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Stranger Than Fiction

My earliest memory of seeing PPE (Personal Protective Equipment) is in E.T. the Extra-Terrestial, a 1982 blockbuster produced and written by Steven Spielberg. The movie revolves around the friendship between a boy named Elliott and a lovable extraterrestial stranded on Earth. Towards the end of the film, a crew wearing PPE had to seal the home of Elliott and secure E.T. Back then, I thought PPE belonged in science fiction.Fast forward to my adulthood, and PPE are making more frequent appearances in pandemic films, such as Outbreak, Contagion, and I am Legend.

Today, PPE has never been more popular in real life.
On the ground, we run a program that talks about the weather and climate change, disaster risk reduction, and possible disasters, such as typhoons, earthquakes, and volcanic eruptions. But for all our emphasis on preparedness, this pandemic slipped through.

And now, it’s here, full-blown and in-our-faces. Sure, it’s something I’ve seen in movies, but definitely not something I imagined happening for real. How do I deal with something I’d only seen on the big screen?

Yet every day is an opportunity to contribute to its resolution. Right now, kindness equates to staying home and out of harm’s way. Personally, I strive to eat right, sleep early, work from home. I continuously check on my team’s well-being.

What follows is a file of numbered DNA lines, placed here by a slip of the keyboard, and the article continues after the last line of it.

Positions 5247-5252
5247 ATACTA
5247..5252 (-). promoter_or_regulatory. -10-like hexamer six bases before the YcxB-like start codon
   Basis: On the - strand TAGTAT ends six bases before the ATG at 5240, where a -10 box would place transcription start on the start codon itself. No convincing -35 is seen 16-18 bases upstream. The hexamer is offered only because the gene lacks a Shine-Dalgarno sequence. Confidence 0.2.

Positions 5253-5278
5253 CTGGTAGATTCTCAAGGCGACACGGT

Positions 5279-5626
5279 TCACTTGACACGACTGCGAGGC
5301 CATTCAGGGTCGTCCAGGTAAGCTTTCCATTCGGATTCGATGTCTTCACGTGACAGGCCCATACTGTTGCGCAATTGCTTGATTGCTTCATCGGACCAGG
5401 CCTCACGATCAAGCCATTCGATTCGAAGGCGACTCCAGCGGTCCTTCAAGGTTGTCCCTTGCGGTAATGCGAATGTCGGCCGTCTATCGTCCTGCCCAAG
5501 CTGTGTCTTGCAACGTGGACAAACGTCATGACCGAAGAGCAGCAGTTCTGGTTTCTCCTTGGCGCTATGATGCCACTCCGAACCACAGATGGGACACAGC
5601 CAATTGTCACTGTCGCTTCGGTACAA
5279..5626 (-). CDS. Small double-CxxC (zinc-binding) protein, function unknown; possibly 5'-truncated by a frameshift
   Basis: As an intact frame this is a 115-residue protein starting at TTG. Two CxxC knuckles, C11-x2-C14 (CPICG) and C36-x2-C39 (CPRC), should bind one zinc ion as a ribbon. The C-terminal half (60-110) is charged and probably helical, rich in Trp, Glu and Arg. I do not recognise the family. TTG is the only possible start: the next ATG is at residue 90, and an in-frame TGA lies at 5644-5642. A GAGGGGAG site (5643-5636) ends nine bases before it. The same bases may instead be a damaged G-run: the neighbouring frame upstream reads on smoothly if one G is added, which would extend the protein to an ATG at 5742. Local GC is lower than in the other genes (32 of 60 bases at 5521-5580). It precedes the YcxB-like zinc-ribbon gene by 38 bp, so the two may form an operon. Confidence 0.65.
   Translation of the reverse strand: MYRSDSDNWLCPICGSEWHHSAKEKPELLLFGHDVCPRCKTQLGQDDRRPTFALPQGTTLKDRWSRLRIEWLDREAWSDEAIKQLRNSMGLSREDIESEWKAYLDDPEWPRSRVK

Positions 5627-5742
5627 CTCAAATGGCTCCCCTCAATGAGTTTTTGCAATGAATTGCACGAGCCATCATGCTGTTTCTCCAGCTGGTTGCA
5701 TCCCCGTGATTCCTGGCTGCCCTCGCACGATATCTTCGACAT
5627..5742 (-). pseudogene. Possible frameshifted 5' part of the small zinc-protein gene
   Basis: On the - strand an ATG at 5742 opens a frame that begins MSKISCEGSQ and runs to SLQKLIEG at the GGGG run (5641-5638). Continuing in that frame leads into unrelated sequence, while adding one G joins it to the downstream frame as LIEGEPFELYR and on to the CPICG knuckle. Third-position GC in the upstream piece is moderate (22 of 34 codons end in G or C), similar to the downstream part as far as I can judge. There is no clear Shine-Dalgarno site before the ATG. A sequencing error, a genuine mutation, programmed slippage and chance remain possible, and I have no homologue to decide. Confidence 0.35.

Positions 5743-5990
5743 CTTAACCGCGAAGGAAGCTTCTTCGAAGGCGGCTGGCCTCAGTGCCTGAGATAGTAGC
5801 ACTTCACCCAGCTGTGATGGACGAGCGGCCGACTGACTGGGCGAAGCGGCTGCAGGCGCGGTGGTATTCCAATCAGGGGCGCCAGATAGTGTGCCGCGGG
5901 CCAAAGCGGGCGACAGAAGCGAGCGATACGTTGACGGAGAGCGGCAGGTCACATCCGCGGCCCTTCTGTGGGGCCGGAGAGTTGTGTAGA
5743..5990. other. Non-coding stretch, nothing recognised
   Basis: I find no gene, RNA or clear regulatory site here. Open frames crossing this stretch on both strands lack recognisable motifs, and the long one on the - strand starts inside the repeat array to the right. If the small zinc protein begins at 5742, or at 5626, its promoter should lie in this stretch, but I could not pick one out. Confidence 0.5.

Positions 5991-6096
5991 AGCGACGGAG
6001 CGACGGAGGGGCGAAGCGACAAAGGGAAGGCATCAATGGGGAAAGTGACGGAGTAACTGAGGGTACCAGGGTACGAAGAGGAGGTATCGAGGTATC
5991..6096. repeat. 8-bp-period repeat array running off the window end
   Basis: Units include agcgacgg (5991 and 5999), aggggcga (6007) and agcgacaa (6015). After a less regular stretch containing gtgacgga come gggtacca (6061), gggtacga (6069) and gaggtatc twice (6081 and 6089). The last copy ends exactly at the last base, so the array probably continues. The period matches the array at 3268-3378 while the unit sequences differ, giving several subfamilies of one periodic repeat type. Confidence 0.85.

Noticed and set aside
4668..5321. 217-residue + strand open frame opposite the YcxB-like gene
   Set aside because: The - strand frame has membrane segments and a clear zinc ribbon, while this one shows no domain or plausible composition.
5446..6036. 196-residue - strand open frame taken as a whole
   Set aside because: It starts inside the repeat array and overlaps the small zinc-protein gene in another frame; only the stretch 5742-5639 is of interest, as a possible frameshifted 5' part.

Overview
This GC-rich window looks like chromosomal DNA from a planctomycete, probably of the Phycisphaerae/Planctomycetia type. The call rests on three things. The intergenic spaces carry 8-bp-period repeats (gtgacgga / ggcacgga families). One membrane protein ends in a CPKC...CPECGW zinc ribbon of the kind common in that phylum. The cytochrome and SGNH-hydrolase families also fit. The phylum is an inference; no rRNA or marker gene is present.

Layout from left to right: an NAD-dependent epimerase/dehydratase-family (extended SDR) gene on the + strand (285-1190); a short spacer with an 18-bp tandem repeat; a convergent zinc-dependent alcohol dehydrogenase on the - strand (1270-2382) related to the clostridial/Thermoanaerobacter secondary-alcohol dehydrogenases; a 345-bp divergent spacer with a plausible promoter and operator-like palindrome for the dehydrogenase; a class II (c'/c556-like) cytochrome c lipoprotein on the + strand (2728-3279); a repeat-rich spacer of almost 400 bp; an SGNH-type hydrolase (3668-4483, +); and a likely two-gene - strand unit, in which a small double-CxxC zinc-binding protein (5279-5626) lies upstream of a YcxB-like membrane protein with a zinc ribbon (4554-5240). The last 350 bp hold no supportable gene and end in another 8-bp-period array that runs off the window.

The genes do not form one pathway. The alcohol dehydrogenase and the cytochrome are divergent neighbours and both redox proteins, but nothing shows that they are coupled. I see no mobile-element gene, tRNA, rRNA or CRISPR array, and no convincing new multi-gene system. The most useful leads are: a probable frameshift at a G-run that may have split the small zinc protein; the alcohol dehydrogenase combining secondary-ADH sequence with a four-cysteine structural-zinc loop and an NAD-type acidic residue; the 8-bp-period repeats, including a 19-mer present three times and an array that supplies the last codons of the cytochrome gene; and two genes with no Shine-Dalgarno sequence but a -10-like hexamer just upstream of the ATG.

The Panahon TV team of Ube Media is rising up as rear guards, patrolling and keeping track of what’s out there. With their continued broadcasting, our team has been formulating and distributing communication materials about our advocacies–weather, climate change, disasters, and most of all, the pandemic. They’re locked in at the PAGASA Weather and Flood Forecasting Center together with the meteorologists and forecasters that still have to be on duty, pandemic or not. The rest are working at home, adjusting to the new normal.  Each day, I pray for all of our safety.

But I know it’s not easy for the frontliners–the doctors, nurses, delivery crew, security guards, soldiers, sanitation workers, essential government workers, grocery workers, bankers and IT professionals who need to make sure we are all safe from the invisible enemy.

But a big part of me hopes like the little kid that watched E.T. for the first time–
that no matter how desolate things seem, we, the protagonists in this stranger-than-fiction crisis, will persevere, and ultimately prevail.
PS. On March 8, when I first wrote about the pandemic, we only had 10 cases.

On March 31, we had 2,084 cases.


By Donna May Lina

Executive Producer, Panahon TV